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United States Department of Agriculture

Agricultural Research Service

Research Project: INTEGRATED PEST MANAGEMENT FOR MID-SOUTH AREA ROW CROPS

Location: Southern Insect Management Research Unit

Title: A Bioassay for Determining Resistance Levels in Tarnished Plant Bug Populations to Neonicotinoid Insecticides

Authors
item Snodgrass, Gordon
item Abel, Craig
item Jackson, Ryan
item Gore, Jeffery - MISSISSIPPI STATE UNIV.

Submitted to: Southwestern Entomologist
Publication Type: Peer Reviewed Journal
Publication Acceptance Date: May 14, 2008
Publication Date: September 1, 2008
Citation: Snodgrass, G.L., Abel, C.A., Jackson, R.E., Gore, J. 2008. A Bioassay for Determining Resistance Levels in Tarnished Plant Bug Populations to Neonicotinoid Insecticides. Southwestern Entomologist.33:173-180

Interpretive Summary: The tarnished plant bug is the main pest of cotton in the mid-South and is controlled with insecticides. In 1995, plant bug populations highly resistant to the pyrethroid class of insecticides were found in MS, and this resistance quickly spread throughout the delta of AR, LA, and MS. Pyrethroid insecticides are no longer recommended for the control of plant bugs in this area. Plant bug populations with high levels of resistance to the organophosphate insecticide acephate (Orthene) were found in the hill and delta regions of MS in 2005. Acephate previously was the most widely used and effective insecticide for control of plant bugs in cotton. By the end of 2006, resistance to acephate was found in plant bug populations throughout the hills and delta in MS and in AR and LA. In addition, some populations were found that were highly resistant to carbamate, organophosphate, and pyrethroid insecticides which are three of the four main classes of insecticides available for plant bug control in cotton. To deal with this resistance, entomologists in the mid-South strongly recommended to growers that they alternate insecticide classes when controlling plant bugs in cotton beginning in 2007. The only widely used class of insecticides to which plant bugs are not resistant are the neonicitinoid insecticides imidacloprid (Trimax) and thiamethoxam (Centric). This makes them critical to plant bug control by alternation of insecticide classes. A resistance monitoring program to detect resistance development to the neonicitinoid insecticides was needed. This manuscript presents how a bioassay for measuring resistance to this class of insecticides was developed and used over a period of two years to meet this need. Current results showed that no resistance to thiamethoxam had developed and only a small amount of resistance to imidicloprid was present. The manuscript also presents baseline data for comparison to detect resistance changes in future years.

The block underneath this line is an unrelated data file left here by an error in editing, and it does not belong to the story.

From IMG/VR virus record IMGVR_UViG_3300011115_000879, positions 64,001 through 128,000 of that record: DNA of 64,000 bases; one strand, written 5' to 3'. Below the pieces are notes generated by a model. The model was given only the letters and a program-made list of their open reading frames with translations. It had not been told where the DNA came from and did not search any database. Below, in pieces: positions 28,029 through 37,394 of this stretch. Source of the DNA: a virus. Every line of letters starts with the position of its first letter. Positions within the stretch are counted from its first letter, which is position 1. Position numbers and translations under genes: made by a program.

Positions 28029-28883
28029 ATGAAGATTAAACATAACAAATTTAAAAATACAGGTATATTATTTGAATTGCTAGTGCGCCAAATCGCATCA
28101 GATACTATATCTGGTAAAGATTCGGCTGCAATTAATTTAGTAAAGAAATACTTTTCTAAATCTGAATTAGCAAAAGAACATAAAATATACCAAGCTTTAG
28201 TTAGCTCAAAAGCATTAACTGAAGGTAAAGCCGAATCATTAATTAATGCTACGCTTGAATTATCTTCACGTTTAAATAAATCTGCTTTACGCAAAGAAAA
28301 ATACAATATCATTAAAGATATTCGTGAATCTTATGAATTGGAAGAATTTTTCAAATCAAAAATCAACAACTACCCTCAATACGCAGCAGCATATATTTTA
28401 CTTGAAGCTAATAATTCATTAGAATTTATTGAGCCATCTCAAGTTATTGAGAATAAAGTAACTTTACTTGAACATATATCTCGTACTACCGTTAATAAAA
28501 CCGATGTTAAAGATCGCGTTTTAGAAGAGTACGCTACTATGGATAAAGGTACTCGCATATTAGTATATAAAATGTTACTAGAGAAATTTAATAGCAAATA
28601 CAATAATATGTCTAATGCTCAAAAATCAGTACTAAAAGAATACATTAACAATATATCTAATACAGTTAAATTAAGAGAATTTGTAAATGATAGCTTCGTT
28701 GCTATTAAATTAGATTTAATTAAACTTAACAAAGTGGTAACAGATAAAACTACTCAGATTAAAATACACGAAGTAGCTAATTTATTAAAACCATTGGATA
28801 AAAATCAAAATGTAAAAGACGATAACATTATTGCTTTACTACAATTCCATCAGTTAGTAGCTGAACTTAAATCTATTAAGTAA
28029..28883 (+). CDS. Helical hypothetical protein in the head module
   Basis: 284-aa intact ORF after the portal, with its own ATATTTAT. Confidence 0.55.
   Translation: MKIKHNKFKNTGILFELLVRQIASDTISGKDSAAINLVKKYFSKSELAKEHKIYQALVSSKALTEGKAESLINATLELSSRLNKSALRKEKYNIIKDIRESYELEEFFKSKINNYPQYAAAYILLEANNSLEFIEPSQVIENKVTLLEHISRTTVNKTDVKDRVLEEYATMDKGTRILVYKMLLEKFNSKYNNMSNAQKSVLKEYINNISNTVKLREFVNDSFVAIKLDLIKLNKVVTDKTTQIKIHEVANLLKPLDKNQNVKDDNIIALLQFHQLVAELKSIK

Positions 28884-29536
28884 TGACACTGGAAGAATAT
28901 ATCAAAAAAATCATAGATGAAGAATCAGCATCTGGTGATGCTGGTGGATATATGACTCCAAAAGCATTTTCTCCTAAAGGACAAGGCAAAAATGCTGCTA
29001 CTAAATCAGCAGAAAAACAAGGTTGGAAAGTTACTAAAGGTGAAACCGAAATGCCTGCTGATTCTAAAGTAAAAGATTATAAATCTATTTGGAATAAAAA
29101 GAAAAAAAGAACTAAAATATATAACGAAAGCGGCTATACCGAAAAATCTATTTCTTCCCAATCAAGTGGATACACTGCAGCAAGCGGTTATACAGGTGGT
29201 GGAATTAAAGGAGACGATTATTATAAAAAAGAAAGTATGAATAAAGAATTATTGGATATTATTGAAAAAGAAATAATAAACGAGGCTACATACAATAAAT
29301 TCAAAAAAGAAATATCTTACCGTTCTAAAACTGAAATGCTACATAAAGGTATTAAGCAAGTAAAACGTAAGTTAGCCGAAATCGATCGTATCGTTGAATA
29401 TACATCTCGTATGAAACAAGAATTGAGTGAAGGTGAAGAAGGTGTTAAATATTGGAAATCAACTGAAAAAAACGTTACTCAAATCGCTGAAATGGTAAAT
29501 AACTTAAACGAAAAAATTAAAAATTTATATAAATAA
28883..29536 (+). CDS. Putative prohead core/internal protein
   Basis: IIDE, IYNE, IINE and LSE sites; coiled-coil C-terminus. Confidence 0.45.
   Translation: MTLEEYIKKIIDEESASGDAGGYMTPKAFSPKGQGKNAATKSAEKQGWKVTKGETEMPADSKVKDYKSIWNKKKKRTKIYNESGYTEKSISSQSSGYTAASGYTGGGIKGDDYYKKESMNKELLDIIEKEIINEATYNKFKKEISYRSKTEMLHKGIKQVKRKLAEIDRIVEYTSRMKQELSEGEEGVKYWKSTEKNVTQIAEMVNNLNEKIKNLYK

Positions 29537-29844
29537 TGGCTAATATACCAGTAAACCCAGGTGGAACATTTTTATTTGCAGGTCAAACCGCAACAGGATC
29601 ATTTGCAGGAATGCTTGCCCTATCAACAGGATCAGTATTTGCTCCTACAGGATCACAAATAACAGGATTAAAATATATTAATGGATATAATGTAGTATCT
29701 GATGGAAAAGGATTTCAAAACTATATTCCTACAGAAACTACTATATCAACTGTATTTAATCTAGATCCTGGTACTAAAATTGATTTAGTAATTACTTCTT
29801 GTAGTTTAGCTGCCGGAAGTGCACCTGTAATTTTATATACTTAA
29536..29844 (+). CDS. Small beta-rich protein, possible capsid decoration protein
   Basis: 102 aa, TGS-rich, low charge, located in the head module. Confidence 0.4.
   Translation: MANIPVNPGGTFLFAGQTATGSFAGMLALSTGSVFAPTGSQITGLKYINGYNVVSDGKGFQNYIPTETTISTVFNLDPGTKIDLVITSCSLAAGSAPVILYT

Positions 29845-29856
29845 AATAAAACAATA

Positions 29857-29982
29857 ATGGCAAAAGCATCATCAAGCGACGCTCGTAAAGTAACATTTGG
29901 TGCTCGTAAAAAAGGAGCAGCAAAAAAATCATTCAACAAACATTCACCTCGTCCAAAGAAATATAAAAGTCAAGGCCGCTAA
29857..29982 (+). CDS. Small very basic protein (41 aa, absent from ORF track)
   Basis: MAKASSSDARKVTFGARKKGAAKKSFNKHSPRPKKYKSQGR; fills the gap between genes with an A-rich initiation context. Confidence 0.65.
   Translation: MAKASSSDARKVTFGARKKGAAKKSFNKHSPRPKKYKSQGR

Technical Abstract: A laboratory bioassay was developed and used to test field populations of the tarnished plant bug, Lygus lineolaris (Palisot de Beauvois), for resistance development to the neonicitinoid insecticides imidacloprid (Trimax®) and thiamethoxam (Centric®). The bioassay determined LC50 values by feeding known doses of the insecticides to adult tarnished plant bugs in a 10% solution (by weight) of honey in water. Field populations from 19 (imidacloprid) and 9 (thiamethoxam) locations in the mid-South were tested in 2006 and their LC50s were compared to LC50 values determined in tarnished plant bug populations at the same locations in 2007. The LC50 values were also compared to LC50 values determined with imidacloprid and thiamethoxam using a susceptible population from Crossett, AR. Results of the comparisons showed that no resistance to thiamethoxam had developed in the 9 populations tested. Some resistance to imidacloprid was found in most of the test populations, since their LC50 values were significantly higher than the LC50 value for the susceptible population from Crossett. Resistance to imidacloprid did not increase in populations at 10 locations from 2006 to 2007 and their LC50 values were not significantly different in the two years they were compared. The LC50 for imidacloprid found in 2007 was significantly higher than the LC50 found in 2006 in populations at only 4 of the 19 test locations. These results showed that while some resistance to imidacloprid was present, the overall tendency was for the resistance to remain the same or decrease in the two years it was studied. The bioassay developed and used in the study is the only rapid method available for monitoring resistance in tarnished plant bug populations to the neonicitinoid insecticides. The baseline data for both imidicloprid and thiamethoxam provides a basis for comparison to determine changes in resistance in future monitoring studies.

Last Modified: 7/31/2014
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